Slovakia's Michal Handzus
spent his childhood behind the Iron Curtain and his adulthood in the free world. Now, about to embark on his second Olympic experience, he remains deeply appreciative for his freedom.
"We never heard about the NHL because of the Communist regime," Handzus said of his early years growing up in the former Czechoslovakia. "Back home, everything was all about the national team. We didn't have a chance to watch the NHL, so everybody wanted to play for the national team."
Handzus, who will turn 33 on March 11, is enjoying his third season with the Los Angeles Kings
and 11th in the NHL.
He previously represented Slovakia at the 2002 Olympics (an injury in 2006 forced him to withdraw from those Games), and won gold at the 2002 World Championship.
"(Back home) the biggest stage was the Olympics for sure, and World Championships," said Handzus, who was born in the city of Banska Bystrica, an important economic and cultural center. "(The) Olympics is only once every four years. It's the biggest stage. If you can get an Olympic medal it's huge back home and huge for me, also."
Handzus' NHL career began in St. Louis. Far from home, Handzus found linemates in countrymen Pavol Demitra
and Lubos Bartecko
. The trio came to be known as the "Slovak Pack."
Will we see a reunion in Vancouver?
"Probably not, because Pavol will play center," Handzus said. "We don't have as many centers. But (if) we have a chance in some games and we can play together, that would be cool."
Handzus expects Slovakia's top line will be the same from '06.
"In the last Olympics in 2006, (Marian) Gaborik, Pavol (Demitra) and (Marian) Hossa played together and they played great," Handzus said.
When Czechoslovakia was dissolved Jan. 1, 1993, the Czech Republic's Ice Hockey Association took over the position of the former country, while Slovakia had to start from scratch in the IIHF World Championship program and work its way up the IIHF ladder.
Slovakia first entered Olympic competition in 1994, has yet to win an Olympic medal, and finds itself in the shadows of long-time giants such as Russia and Canada.
"I think it's good for us that we're kind of overlooked," Handzus said. "We have a good roster. We have a lot of older guys. If the U.S. has to overcome that they are a young team, with (Olympic) inexperience, then we have to overcome that we might be too old.”
In addition to Handzus, Slovakia features nine players that were on the gold medal-winning World Championship roster in 2002: Miroslav Satan
, Zigmund Palffy
, Lubomir Visnovsky
, Jozef Stumpel
, Richard Lintner
, Bartecko, Rastislav Stana
and Martin Strbak
While Slovakia features offensively gifted NHL players like Gaborik and Hossa, the defense, led by Zdeno Chara
, will be the key.
"It's all about how we play defense," Handzus said.
A runner-up for the NHL's Selke trophy after the 1999-2000 season, Handzus said his natural two-way role with penalty killing responsibilities will be precisely what he'll be called on to do in Vancouver by coach Jan Filc.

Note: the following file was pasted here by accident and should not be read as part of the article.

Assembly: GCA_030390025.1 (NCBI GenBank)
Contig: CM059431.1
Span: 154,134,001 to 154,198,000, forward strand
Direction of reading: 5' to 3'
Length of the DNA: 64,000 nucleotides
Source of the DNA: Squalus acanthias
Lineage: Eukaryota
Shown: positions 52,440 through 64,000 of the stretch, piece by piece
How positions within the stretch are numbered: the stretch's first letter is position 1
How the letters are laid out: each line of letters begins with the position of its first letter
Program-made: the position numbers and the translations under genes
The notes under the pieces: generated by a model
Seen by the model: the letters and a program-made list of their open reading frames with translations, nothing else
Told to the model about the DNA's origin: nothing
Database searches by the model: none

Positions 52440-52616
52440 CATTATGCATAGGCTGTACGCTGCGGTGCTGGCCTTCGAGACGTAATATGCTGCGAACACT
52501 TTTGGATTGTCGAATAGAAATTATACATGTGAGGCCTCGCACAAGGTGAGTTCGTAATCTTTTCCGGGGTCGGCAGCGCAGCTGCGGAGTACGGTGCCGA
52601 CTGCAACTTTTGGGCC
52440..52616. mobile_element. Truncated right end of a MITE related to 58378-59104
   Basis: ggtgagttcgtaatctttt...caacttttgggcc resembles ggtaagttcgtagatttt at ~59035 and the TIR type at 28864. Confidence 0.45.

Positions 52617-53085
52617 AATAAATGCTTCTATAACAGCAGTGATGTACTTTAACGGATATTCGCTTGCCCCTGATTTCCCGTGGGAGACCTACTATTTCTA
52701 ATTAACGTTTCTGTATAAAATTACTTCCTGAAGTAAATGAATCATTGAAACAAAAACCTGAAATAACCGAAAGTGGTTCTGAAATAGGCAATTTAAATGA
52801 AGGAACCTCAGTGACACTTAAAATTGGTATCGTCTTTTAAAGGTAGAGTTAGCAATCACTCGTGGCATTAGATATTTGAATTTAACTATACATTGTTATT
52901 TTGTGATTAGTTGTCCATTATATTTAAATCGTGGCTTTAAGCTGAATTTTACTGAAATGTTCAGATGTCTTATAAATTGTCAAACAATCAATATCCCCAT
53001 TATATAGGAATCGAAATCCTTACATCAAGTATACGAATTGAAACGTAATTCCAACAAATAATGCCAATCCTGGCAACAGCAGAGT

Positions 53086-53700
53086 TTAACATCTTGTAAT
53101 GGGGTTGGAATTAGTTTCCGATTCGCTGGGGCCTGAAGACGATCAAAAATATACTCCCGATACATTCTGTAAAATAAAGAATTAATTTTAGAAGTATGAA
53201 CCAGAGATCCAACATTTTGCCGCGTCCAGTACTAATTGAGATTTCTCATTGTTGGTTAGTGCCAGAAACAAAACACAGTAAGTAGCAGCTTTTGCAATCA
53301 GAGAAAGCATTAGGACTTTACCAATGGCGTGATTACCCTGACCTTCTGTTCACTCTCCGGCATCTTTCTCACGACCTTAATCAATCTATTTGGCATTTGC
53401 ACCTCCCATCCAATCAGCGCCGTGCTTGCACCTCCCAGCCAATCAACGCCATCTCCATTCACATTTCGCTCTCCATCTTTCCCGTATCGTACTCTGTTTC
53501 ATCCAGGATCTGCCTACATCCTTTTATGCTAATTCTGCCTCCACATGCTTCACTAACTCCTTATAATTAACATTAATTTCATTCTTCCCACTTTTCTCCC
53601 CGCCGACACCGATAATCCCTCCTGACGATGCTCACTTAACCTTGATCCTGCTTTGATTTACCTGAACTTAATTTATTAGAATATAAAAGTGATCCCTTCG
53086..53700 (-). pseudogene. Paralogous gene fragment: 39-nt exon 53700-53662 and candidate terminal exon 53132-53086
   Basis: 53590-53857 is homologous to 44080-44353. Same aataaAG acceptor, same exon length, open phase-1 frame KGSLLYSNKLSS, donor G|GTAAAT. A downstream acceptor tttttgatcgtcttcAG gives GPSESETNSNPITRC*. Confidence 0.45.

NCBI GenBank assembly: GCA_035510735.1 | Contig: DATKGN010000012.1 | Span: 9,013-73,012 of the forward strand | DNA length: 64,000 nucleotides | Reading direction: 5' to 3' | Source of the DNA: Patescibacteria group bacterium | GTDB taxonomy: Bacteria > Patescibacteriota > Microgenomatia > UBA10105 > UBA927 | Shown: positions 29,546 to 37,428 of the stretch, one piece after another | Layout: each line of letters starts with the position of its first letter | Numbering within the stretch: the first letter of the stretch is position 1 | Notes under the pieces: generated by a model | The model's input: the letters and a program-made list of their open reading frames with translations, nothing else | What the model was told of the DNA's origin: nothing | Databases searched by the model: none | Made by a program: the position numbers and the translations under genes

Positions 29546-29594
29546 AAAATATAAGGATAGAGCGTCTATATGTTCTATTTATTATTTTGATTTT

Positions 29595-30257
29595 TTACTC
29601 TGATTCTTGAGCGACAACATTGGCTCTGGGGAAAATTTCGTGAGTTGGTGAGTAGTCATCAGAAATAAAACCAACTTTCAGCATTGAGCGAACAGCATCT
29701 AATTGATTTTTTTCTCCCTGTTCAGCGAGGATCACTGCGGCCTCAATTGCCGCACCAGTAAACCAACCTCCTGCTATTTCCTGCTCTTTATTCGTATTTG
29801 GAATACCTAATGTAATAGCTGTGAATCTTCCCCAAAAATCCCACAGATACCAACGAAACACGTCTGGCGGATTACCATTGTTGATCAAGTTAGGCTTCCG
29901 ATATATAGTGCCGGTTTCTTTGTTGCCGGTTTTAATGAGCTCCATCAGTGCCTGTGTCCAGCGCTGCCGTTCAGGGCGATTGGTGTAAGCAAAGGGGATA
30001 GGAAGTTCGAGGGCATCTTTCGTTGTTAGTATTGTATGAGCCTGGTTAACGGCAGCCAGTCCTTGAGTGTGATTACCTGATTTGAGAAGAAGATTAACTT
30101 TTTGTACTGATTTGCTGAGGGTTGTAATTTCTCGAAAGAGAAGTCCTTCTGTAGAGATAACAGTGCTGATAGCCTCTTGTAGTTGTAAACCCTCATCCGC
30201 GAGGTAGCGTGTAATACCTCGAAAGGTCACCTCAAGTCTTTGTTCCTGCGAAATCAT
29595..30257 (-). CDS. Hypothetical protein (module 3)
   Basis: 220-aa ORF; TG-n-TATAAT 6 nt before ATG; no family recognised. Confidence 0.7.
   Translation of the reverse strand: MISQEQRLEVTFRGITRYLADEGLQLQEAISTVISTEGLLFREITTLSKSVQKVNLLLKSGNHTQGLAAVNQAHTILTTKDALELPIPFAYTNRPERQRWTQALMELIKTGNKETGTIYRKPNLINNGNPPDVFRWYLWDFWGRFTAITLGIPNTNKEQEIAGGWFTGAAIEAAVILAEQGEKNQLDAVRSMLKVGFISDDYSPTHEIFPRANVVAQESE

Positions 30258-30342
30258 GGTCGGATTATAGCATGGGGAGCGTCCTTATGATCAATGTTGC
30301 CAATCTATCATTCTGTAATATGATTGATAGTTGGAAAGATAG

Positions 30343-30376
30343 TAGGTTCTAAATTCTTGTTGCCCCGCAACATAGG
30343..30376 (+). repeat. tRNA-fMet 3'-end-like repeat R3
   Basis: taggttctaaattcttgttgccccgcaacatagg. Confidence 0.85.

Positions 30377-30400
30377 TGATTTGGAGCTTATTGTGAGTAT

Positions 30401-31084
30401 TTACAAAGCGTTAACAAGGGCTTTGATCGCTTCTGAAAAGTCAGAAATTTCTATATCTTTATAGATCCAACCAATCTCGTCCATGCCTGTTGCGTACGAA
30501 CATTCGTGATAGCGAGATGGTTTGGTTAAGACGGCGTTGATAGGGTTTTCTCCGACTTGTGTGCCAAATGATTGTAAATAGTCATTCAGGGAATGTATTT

"I'm not going to change because it's the Olympics," Handzus said. "I don't know whether I can get a lot of power-play time because we have a lot of offensive guys. It's a little different game (at the Olympics). You don't have just one line to shut down; you have to shut down all four lines."
Handzus, who has spent NHL time in St. Louis, Philadelphia, Chicago and Los Angeles, is grateful to live in a world where he's free to choose his fate, unlike the situation faced by so many of his hockey-playing countrymen in previous decades. Prior to Communism's fall, professional options were few and harsh -- live behind the Iron Curtain or choose defection and bid farewell to most, if not all, family and friends.
"Some of them, like Peter Stastny
, they played here and showed that they were top players (in the NHL)," Handzus said. "It's very hard to leave your country knowing that you would never see your parents or friends or anybody. So it (was) tough to defect. Not many of them did."
With 20 years since the regime's end, Handzus hopes the lessons of captivity are not lost on the young.
"I feel lucky," Handzus said. "When Communism fell in 1989, I was 12. I remember some stuff but I don't remember much. A lot of people in Slovakia, younger people, they don't remember. They feel like freedom was forever, that it's always been like this. The older people, they remember. They know the price that was paid. They couldn't go on vacation because they couldn't get out of the country. We had bananas maybe once a year, for Christmas, that was it. There (were) a lot of things that a lot of people don't remember.
"I think it's good that we should remember, and especially for the people who didn't live in that environment. I feel lucky that I can play here, and travel home as many times as I can. Hopefully the world will stay the same (as it is now)."